|Publication number||US6212072 B1|
|Application number||US 09/572,933|
|Publication date||Apr 3, 2001|
|Filing date||May 18, 2000|
|Priority date||May 19, 1999|
|Also published as||EP1054445A1|
|Publication number||09572933, 572933, US 6212072 B1, US 6212072B1, US-B1-6212072, US6212072 B1, US6212072B1|
|Inventors||Xavier Boutin, Alain Dreyfus, Jean Hoche, Alain Prolonge|
|Original Assignee||Sagem Sa|
|Export Citation||BiBTeX, EndNote, RefMan|
|Patent Citations (20), Referenced by (7), Classifications (13), Legal Events (4)|
|External Links: USPTO, USPTO Assignment, Espacenet|
The present invention relates to an electronics package comprising a plate made of aluminum or of an aluminum alloy that constitutes a heat radiator. That plate has an insulating oxide layer on a major surface, and carries a network or pattern of equipotential connection tracks designed to receive electronic microcomponents.
A particularly important, although non-exclusive, application of the invention lies in the field of the automotive industry where it is desirable to have structures that are as simple as possible and where it is also often necessary to evacuate large amounts of heat power under conditions of relatively high temperature.
Methods are already known for anodizing aluminum that make it possible to obtain a surface layer of oxide on which it is then possible to form conductor tracks by silk-screen printing. An advantageous method for achieving this result is described in French patent application 97 06107 or EP-A-0 880 310.
It is an object of the present invention to provide an electronics package of the above-defined kind that is particularly adapted to situations where at least some of the tracks and microcomponents or “chips” carry high currents.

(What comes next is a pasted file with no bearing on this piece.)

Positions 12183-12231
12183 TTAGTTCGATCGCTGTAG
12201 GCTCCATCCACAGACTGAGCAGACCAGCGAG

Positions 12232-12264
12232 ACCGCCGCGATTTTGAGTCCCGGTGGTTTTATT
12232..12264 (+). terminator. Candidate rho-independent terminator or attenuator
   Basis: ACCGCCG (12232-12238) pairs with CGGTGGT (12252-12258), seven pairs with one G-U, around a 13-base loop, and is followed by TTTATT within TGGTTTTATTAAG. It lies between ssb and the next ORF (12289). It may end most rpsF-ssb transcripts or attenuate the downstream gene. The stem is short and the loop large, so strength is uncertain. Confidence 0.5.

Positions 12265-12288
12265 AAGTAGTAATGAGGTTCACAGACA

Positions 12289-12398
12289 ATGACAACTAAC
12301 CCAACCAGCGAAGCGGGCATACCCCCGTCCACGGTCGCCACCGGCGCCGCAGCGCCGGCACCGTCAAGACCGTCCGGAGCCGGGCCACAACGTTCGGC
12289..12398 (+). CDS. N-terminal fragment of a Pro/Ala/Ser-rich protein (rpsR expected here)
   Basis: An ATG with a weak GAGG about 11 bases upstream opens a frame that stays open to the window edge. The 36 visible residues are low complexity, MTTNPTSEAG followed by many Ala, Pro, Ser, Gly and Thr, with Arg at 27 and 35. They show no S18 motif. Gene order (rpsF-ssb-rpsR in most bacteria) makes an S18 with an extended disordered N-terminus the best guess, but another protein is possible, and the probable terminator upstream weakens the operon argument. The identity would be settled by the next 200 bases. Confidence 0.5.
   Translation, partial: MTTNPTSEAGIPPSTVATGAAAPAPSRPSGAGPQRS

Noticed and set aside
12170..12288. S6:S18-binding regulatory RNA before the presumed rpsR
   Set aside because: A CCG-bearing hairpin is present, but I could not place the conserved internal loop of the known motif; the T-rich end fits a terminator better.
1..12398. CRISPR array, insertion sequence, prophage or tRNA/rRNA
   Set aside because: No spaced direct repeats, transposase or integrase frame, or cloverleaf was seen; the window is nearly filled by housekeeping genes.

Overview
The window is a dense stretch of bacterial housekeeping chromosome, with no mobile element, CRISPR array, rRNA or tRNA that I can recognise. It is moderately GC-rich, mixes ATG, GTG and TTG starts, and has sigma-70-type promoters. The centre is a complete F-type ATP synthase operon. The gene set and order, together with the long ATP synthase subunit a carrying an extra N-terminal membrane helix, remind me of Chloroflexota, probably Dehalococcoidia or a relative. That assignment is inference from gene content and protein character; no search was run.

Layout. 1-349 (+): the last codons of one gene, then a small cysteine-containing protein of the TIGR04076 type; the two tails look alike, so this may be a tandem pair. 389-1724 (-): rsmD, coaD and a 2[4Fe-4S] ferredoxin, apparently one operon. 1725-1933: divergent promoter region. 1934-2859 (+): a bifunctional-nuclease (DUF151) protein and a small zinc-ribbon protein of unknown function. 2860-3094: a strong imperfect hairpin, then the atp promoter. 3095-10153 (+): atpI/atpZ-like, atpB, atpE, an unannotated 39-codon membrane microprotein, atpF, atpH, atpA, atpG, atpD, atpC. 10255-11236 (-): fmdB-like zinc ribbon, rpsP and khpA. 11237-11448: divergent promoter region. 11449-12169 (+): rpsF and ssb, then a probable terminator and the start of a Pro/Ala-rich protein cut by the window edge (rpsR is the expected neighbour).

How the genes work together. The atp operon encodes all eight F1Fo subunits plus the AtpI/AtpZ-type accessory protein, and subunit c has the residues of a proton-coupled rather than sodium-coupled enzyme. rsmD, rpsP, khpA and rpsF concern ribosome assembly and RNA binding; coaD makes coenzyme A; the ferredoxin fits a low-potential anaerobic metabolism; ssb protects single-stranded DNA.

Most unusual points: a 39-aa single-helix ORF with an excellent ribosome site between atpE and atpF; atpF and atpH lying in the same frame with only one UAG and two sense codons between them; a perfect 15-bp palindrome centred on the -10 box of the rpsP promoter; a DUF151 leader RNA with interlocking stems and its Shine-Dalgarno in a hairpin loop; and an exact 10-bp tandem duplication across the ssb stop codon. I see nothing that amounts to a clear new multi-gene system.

Consequently, according to an aspect of the invention, there is provided an electronics package comprising:
a plate of aluminum or aluminum alloy having trenches formed on a major surface thereof,
an insulating oxide layer on at least the whole of said major surface of said plate,
a network of equipotential electrically conductive connection tracks on said major surfaces arranged to receive electronic microcomponents, some at least of said tracks being above said trenches, and
a plurality of electronic microcomponents having contacts electrically connected to some at least of said tracks.
When the equipotential connection tracks are conventionnally formed by a silk screen printing technique, those tracks which overlie the trenches present a certain amount of increased thickness and thus, for a given width, a greater cross-section since silk-screen inks are leveled off substantially uniformly prior to baking or curing. It suffices to make such trenches in register with those tracks which are to convey high current in order to ensure that the tracks are larger in cross-section. This makes it possible to reduce the width of tracks that carry high currents and thus the amount of space that such tracks occupy, thereby increasing circuit density.
The electronics package can include power circuits as well as control circuits. Because of the direct contact between the components and the aluminum plate constituting the substrate, heat transfer takes place via a path that presents low thermal resistance. The oxide layer can be very thin, providing the anodization techniques used avoid the appearance of cracks or pinholes. In practice, the thickness of the oxide layer will generally lie in the range 10 micrometers (μm) to 200 μm.
By placing components in cavities, the extent to which they project is reduced, thereby reducing the size of the package.
According to the invention there is also provided a method of fabricating an electronics package comprising the steps of:
making a plate of unalloyed or alloyed aluminum and forming trenches in a major surface thereof;
forming an oxide layer on the plate and trenches and forming a network of equipotential connecting tracks on the plate, with at least some of the tracks overlying trenches, if trenches are provided; and